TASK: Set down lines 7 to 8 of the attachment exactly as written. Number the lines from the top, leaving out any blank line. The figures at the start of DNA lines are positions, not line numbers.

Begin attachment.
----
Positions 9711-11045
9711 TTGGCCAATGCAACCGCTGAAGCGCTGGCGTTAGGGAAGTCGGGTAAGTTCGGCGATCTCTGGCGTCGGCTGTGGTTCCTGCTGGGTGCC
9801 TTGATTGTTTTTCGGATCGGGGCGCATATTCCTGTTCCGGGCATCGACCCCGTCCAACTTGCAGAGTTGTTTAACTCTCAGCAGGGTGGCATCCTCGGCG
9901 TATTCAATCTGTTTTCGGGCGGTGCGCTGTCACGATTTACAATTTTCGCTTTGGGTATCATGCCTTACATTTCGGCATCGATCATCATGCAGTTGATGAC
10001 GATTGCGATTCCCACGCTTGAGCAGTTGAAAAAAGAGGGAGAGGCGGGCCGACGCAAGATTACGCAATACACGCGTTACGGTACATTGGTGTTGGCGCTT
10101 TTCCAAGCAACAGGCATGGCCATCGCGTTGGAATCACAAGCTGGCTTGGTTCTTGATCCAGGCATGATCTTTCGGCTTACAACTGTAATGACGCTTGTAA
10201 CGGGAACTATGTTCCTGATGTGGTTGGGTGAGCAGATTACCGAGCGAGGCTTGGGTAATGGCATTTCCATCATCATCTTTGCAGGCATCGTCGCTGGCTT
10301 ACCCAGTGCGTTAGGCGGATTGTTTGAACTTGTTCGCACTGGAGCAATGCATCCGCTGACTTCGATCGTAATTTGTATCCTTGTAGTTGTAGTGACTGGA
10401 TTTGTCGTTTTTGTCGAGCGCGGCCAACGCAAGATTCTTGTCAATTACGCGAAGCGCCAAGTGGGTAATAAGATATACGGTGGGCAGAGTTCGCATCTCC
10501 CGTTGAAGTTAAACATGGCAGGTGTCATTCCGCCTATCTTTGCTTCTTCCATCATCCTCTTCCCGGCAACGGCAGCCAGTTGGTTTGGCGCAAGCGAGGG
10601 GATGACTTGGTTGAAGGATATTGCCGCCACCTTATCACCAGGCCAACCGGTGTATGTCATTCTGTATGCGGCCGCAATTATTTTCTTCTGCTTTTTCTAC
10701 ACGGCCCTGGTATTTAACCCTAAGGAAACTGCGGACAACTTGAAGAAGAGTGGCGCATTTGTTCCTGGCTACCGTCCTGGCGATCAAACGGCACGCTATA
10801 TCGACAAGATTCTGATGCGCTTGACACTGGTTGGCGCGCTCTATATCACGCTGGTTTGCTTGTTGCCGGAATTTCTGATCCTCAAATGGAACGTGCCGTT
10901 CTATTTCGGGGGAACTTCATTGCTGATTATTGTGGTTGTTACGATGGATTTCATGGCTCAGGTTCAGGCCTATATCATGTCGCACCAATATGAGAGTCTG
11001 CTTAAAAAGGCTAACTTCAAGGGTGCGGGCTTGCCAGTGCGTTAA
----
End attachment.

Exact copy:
10201 CGGGAACTATGTTCCTGATGTGGTTGGGTGAGCAGATTACCGAGCGAGGCTTGGGTAATGGCATTTCCATCATCATCTTTGCAGGCATCGTCGCTGGCTT
10301 ACCCAGTGCGTTAGGCGGATTGTTTGAACTTGTTCGCACTGGAGCAATGCATCCGCTGACTTCGATCGTAATTTGTATCCTTGTAGTTGTAGTGACTGGA